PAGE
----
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Report: Green Bay Police Officer Wicklund has prior complaints of excessive force

by
Still photo taken from Green Bay Police arrest video. (Photo from: YouTube).
Still photo taken from Green Bay Police arrest video. (Photo from: YouTube).

GREEN BAY, WI (WTAQ) - An open records request with the city of Green Bay finds that there have been 14 complaints filed against a police officer under investigation for using excessive force caught on video.

FOX 11 reports that prior to the April arrest video that went viral showing Officer Derek Wicklund arrest a man outside a downtown bar, Wicklund had already been investigated for using excessive force five times.

The 14 formal complaints filed against him have been since April 2006.

City officials provided FOX 11 with documents for 13 of those complaints, because the 14th case still needs to be approved by another officer who was involved.

The first of five excessive force complaints came in April 2006, when a woman said that Wicklund injured her back while she was being arrested. The Green Bay Police Department found Wicklund's actions were justified.

The second came a year later, when a woman says Wicklund caused bruises to her arm when handcuffing her and putting her in a squad car. It's not known from the documents what the outcome of that complaint was.

In September 2009, the third complaint was filed by the owner of Vicenzi's Nightclub. Wicklund was accused of pushing people for no reason. According to the investigation, the PD found there wasn't enough evidence to prove or disprove the complaint. However, police did say that more evidence would've likely led to an arrest of the bar owner for giving false statements.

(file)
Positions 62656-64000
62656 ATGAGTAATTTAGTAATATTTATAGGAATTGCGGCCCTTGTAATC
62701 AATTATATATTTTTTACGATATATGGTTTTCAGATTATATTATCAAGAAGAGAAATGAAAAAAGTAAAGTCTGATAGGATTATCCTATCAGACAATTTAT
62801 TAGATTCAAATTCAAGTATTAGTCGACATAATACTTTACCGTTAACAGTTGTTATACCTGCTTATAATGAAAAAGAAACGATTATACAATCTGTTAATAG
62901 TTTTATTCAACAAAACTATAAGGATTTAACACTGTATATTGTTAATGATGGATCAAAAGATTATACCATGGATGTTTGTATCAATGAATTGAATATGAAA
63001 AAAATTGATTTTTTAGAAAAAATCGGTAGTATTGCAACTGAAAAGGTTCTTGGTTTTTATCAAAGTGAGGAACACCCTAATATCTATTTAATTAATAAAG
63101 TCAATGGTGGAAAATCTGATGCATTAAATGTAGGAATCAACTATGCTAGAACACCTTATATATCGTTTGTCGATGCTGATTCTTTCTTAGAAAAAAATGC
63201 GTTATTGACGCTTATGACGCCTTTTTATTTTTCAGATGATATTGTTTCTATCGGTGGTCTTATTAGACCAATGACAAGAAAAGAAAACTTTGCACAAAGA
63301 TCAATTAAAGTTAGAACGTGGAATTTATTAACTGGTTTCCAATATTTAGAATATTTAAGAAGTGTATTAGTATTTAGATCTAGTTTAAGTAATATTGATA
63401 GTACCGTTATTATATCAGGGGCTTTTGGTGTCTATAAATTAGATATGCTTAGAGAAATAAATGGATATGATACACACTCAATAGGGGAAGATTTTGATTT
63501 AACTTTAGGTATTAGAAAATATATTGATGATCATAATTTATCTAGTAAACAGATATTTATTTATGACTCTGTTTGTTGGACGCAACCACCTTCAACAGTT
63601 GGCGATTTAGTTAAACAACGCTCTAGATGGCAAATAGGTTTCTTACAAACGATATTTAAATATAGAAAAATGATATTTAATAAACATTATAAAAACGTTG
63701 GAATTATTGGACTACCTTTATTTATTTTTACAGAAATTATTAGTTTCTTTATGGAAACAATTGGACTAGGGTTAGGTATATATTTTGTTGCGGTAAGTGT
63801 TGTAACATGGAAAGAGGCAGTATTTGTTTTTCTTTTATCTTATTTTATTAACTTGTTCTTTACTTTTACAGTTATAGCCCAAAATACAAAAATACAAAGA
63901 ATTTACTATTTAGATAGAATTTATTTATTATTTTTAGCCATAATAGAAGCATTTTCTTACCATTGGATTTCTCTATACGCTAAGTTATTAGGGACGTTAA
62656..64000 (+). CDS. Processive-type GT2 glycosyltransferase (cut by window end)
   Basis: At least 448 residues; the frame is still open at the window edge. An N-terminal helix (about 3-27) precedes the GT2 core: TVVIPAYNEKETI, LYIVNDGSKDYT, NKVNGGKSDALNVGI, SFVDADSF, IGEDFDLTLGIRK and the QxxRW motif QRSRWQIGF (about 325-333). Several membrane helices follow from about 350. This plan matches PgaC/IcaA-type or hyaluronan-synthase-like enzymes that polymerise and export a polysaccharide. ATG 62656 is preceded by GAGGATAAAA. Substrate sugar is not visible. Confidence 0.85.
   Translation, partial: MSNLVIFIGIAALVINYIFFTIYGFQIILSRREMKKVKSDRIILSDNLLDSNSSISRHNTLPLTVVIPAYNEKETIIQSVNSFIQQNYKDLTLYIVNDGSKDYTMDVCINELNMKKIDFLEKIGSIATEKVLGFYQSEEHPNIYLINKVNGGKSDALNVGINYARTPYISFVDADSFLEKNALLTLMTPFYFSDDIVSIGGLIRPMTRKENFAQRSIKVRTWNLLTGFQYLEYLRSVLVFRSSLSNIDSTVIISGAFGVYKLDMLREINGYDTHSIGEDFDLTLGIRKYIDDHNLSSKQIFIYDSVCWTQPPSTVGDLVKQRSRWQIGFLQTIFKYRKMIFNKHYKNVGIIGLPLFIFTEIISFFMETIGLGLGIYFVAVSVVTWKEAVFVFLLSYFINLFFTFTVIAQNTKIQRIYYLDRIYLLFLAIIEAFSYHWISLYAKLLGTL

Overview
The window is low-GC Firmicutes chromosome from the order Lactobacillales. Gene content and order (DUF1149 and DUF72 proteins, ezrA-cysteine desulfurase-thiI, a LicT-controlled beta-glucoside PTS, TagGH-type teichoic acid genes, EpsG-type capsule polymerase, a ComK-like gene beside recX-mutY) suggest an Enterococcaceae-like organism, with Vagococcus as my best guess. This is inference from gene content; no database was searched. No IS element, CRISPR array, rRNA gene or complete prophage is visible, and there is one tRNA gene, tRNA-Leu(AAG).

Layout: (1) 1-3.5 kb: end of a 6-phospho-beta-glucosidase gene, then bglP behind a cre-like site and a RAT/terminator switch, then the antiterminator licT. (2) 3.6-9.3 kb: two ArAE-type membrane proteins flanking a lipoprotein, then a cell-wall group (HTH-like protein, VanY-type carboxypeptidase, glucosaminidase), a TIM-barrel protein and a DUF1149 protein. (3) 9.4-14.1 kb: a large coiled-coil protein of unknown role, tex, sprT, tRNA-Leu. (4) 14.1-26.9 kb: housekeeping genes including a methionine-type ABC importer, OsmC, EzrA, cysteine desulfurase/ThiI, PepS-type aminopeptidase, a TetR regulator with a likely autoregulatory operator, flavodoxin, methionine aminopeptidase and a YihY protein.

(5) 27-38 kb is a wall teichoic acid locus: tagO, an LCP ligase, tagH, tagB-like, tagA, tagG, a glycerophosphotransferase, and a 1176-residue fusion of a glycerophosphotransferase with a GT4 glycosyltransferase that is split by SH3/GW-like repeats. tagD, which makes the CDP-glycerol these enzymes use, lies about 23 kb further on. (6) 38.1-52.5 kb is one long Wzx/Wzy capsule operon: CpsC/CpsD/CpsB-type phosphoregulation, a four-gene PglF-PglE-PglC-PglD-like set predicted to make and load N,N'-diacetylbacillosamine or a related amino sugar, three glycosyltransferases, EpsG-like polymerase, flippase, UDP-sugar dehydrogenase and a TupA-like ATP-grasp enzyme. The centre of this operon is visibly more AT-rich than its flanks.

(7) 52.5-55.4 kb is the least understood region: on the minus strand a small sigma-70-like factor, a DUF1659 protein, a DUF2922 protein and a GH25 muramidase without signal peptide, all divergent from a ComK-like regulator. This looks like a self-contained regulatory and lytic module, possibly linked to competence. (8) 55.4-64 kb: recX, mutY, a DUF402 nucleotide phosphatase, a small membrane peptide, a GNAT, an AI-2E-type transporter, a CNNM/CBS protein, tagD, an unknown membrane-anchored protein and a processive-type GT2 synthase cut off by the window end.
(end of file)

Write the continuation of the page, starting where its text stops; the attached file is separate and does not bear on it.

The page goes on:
The fourth complaint was in February 2013, when a woman said Wicklund punched a man 10 times in the arm to wake him up. Police said Wicklund didn't do anything wrong.

The fifth case, from July 2013, a man claimed Wicklund injured his ribs while throwing him on a squad car. Wicklund was cleared in that case as well.

The eight complaints not related to excessive force were for various things, including rudeness, false accusations, and harassment.

One of the complaints against Wicklund was from within the department. Police say he went into a secure area of the evidence room. Wicklund said he was trying to get something he accidently dropped inside the room. Police ruled Wicklund violated department policy, but did not take any disciplinary action.

Wicklund could've objected to the release of these documents, but he chose not to.

Right now, the investigation into the cell phone video arrest has now been turned over to the Wisconsin Department of Justice. There is currently no timeline for when it will be completed.

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